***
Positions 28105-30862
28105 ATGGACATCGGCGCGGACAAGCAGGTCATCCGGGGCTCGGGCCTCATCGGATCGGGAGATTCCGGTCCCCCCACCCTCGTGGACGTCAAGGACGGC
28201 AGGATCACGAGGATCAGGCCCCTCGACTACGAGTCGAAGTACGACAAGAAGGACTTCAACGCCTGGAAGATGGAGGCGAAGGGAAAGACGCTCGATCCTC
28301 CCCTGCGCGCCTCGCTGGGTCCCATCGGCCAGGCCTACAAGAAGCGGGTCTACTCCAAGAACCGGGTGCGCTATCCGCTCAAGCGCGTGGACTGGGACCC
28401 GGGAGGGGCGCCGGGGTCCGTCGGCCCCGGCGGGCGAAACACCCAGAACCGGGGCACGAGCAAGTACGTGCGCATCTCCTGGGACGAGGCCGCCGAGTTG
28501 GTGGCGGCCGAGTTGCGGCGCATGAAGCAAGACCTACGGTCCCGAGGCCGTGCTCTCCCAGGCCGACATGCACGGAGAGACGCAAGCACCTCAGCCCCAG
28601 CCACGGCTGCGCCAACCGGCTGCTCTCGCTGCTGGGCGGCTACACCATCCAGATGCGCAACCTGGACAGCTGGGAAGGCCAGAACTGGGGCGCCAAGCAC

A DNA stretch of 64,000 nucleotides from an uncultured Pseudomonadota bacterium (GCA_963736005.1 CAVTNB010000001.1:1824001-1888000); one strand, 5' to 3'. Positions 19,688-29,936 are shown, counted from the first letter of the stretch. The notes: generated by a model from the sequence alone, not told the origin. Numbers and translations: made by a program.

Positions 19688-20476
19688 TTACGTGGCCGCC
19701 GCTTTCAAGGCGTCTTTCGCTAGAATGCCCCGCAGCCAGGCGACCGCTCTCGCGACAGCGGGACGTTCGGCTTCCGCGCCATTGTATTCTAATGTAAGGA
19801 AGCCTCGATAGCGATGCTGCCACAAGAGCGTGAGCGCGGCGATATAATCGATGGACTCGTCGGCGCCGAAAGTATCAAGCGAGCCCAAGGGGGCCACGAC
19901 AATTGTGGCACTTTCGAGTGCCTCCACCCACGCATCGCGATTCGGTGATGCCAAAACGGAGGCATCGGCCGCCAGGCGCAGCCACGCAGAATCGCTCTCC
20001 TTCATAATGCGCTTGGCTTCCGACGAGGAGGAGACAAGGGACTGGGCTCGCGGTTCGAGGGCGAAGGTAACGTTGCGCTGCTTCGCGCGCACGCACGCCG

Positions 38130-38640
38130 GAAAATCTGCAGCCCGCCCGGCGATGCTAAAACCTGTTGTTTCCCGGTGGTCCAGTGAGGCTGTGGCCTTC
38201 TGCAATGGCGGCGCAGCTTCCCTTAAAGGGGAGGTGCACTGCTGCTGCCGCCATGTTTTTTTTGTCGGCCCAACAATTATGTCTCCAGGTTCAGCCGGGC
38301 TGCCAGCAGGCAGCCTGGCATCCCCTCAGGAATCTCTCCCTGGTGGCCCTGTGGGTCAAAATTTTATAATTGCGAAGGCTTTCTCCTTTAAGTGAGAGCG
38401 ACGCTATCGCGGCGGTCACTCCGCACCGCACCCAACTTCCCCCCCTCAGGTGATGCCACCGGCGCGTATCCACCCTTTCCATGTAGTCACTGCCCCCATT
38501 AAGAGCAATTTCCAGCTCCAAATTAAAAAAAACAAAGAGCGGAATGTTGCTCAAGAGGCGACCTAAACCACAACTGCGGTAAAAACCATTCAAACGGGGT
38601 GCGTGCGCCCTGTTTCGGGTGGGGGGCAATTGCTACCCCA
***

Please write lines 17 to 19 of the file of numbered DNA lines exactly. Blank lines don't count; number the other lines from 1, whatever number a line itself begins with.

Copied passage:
38201 TGCAATGGCGGCGCAGCTTCCCTTAAAGGGGAGGTGCACTGCTGCTGCCGCCATGTTTTTTTTGTCGGCCCAACAATTATGTCTCCAGGTTCAGCCGGGC
38301 TGCCAGCAGGCAGCCTGGCATCCCCTCAGGAATCTCTCCCTGGTGGCCCTGTGGGTCAAAATTTTATAATTGCGAAGGCTTTCTCCTTTAAGTGAGAGCG
38401 ACGCTATCGCGGCGGTCACTCCGCACCGCACCCAACTTCCCCCCCTCAGGTGATGCCACCGGCGCGTATCCACCCTTTCCATGTAGTCACTGCCCCCATT